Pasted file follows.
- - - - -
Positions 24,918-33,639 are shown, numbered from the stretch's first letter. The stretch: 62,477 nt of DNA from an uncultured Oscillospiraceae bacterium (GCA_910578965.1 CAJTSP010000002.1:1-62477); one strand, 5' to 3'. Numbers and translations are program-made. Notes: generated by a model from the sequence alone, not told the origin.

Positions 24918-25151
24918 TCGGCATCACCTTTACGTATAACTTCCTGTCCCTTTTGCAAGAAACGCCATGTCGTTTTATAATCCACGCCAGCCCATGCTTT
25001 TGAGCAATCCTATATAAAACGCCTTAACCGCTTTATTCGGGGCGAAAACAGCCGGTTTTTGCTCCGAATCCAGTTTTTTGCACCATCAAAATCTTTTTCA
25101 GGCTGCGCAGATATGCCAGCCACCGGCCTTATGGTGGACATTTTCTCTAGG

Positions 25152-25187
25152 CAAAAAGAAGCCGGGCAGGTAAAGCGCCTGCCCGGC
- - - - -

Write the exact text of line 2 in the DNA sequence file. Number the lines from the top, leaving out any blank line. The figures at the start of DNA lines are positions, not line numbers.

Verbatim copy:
Positions 24918-25151